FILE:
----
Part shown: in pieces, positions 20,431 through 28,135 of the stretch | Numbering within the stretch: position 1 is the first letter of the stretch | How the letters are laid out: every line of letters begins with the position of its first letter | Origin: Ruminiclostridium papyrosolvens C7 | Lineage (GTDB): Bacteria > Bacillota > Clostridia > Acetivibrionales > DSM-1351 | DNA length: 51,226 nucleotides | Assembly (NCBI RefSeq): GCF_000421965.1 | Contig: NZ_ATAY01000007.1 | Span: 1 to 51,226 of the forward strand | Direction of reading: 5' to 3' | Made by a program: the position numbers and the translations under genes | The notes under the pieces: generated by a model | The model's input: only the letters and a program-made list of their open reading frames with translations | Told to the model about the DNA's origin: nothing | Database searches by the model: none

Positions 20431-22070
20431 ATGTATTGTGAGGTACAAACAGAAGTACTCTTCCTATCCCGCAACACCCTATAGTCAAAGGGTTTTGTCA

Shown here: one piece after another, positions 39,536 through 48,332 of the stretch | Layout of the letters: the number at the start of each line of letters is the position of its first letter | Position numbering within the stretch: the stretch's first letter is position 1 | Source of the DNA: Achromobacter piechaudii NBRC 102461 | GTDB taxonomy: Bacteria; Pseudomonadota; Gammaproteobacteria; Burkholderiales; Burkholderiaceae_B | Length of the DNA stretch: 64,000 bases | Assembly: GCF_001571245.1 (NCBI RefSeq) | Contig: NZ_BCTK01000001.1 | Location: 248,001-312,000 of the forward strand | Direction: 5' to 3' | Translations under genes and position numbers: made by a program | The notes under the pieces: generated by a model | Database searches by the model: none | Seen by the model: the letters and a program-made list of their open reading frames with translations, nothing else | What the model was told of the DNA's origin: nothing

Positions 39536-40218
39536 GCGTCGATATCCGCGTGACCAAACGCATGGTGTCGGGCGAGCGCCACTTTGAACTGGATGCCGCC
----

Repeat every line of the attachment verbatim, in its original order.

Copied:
Part shown: in pieces, positions 20,431 through 28,135 of the stretch | Numbering within the stretch: position 1 is the first letter of the stretch | How the letters are laid out: every line of letters begins with the position of its first letter | Origin: Ruminiclostridium papyrosolvens C7 | Lineage (GTDB): Bacteria > Bacillota > Clostridia > Acetivibrionales > DSM-1351 | DNA length: 51,226 nucleotides | Assembly (NCBI RefSeq): GCF_000421965.1 | Contig: NZ_ATAY01000007.1 | Span: 1 to 51,226 of the forward strand | Direction of reading: 5' to 3' | Made by a program: the position numbers and the translations under genes | The notes under the pieces: generated by a model | The model's input: only the letters and a program-made list of their open reading frames with translations | Told to the model about the DNA's origin: nothing | Database searches by the model: none

Positions 20431-22070
20431 ATGTATTGTGAGGTACAAACAGAAGTACTCTTCCTATCCCGCAACACCCTATAGTCAAAGGGTTTTGTCA

Shown here: one piece after another, positions 39,536 through 48,332 of the stretch | Layout of the letters: the number at the start of each line of letters is the position of its first letter | Position numbering within the stretch: the stretch's first letter is position 1 | Source of the DNA: Achromobacter piechaudii NBRC 102461 | GTDB taxonomy: Bacteria; Pseudomonadota; Gammaproteobacteria; Burkholderiales; Burkholderiaceae_B | Length of the DNA stretch: 64,000 bases | Assembly: GCF_001571245.1 (NCBI RefSeq) | Contig: NZ_BCTK01000001.1 | Location: 248,001-312,000 of the forward strand | Direction: 5' to 3' | Translations under genes and position numbers: made by a program | The notes under the pieces: generated by a model | Database searches by the model: none | Seen by the model: the letters and a program-made list of their open reading frames with translations, nothing else | What the model was told of the DNA's origin: nothing

Positions 39536-40218
39536 GCGTCGATATCCGCGTGACCAAACGCATGGTGTCGGGCGAGCGCCACTTTGAACTGGATGCCGCC